Cat OS on the way out?

I'm really close to registering for the CCNA. I feel I have a good grasp of the topic areas that are tested on. However, I've seen on the job, switch/routers (6509) with the cisco IOS and CAT ios. Excuse my ignorance, but is the cat os growing popularity, or on the way out? I haven't seen any cat os commands in my ccna studies, so I'm wondering if its just a ccnp+ topic or if its dying off?



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Tricky question, and I'll be interested to see the responses from the more Cisco aligned guys. I'm not sure on the official political answer, but CatOS remains a major portion of enterprise class hardware, particularly 6500 series chassis and many below. While these models do support native IOS which runs IOS for both routing and switching, there is a pretty strong customer base who likes to have switching and routing capabilities split up as lines of demarcation. Additionally, so many folks are accustomed to CatOS configuration, native IOS can be challenging. I do see a financial reason for Cisco to ditch CatOS, as well as making it easier for new engineers to learn on only one platform, but I also use CatOS every day and I do like its separation and the logic of the commands (probably just due to sheer experience). In your situation, I would become familiar with both, as I don't see CatOS 'going away' anytime in the near future.......

That being said, I'd be interested to see the official Cisco stance on the subject......

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CatOS is still around on some older boxes (we have a few 5500's on the network) but it's definately on it's way out. If you have a 6509 with CatOS (and IOS on the MSFC .. a hybrid system) you can convert it to native IOS. However I wouldn't worry too much because it's not on the CCNA and it wasn't back in 1999 when I first did mine. As far as I can remember the only swtich you do on CCNA is the 1900 (or at least it was).

It's still good to know though as if you work in the Cisco field you are likely to come across a box with CatOS at sometime.


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I would agree with the above...but probably more in regards to smaller/ medium sized businesses. I have worked for a decade in extremely large enterprises (global fortune 100), and CatOS is the dominant switching backbone for all internal environments. I won't say that we don't continually experiment with Native IOS and do have some in our environments, but CatOS is very much alive and kicking, and I don't see Cisco getting rid of it with companies our size using it extensively. But I definitely agree with Chris that it should not concern you in regards to the NA. IOS switches are great for remote offices, retail locations, or user switches, but most of the large cores and backbones (that I have seen) continue to rely on CatOS. However, I don't see any reason why native IOS would not support these environments, its just CatOS has been such a staple of core architectures for so long....hesitance to migrate I suppose....especially when its working fine. I would think that there will be a shift to IOS in the next few years for even these environments.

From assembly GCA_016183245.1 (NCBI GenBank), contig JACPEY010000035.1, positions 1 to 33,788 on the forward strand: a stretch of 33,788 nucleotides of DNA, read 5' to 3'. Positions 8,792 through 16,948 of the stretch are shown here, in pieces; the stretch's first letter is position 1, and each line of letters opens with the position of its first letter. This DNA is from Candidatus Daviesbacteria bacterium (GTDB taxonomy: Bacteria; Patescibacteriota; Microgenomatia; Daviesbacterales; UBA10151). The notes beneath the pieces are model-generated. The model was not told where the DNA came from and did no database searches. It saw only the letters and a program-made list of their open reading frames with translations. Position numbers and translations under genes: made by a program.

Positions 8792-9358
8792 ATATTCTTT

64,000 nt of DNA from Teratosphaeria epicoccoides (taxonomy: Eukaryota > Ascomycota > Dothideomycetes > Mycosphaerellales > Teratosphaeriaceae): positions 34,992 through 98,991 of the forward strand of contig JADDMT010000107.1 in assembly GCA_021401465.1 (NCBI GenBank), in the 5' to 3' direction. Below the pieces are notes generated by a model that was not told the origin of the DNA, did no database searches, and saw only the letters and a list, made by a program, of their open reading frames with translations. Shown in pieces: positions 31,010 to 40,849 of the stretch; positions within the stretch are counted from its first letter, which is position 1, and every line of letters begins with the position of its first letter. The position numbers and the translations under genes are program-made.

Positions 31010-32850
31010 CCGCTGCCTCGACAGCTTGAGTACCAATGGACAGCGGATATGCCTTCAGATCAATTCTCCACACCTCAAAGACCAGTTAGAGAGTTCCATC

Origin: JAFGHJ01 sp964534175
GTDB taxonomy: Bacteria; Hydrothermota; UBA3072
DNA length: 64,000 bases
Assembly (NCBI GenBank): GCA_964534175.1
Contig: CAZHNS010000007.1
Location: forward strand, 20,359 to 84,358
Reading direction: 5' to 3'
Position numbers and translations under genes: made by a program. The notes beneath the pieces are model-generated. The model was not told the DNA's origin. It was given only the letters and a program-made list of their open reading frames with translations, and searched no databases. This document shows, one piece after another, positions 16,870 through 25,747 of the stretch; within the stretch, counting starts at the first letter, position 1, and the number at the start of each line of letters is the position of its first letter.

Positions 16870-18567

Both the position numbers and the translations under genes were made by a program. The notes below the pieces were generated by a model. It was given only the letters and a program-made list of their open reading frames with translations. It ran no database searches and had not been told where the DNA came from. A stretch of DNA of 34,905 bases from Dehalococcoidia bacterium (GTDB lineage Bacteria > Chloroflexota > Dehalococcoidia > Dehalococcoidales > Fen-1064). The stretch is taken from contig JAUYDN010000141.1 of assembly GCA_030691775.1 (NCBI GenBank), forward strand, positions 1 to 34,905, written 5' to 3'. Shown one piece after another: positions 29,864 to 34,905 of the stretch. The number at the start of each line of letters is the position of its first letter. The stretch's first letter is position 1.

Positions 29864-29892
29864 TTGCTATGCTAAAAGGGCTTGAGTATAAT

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Last time I checked, there were a number of 6500 modules that were not supported by the native IOS implementations. I've got a couple of 6513s at work with

8-port T1 and 24-port FXS modules in them, used for VOIP implementation with Cisco CallManager. These work fine under catos, not supported yet under IOS.
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Mike Dorn

According to our Cisco Sales Engineer, CatOS 8.x will be the last major revision but there are no plans to drop support or get rid of CatOS anytime soon.


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I think only 6500 series uses CatOS nowadays. CatOS is the recommended selection for certain parts of the network eg.access. maybe because it gets features faster than IOS in certain areas? maybe because it already had more features than IOS?

I guess in the future there will be no catos, as it has already happened for the 45xx line Maybe this is the reason for splitting 7600 from 6500? see releases

12.2SR vs 12.2SX

On the other hand catos is pretty nice. It supported something like "interface range" a lot earlier than IOS and it's a very useful feature. Also eg. it's very easy to lockout yourself in IOS. if you use eg."switchport trunk allowed vlan 134" instead of "switchport allowed vlan add 134"


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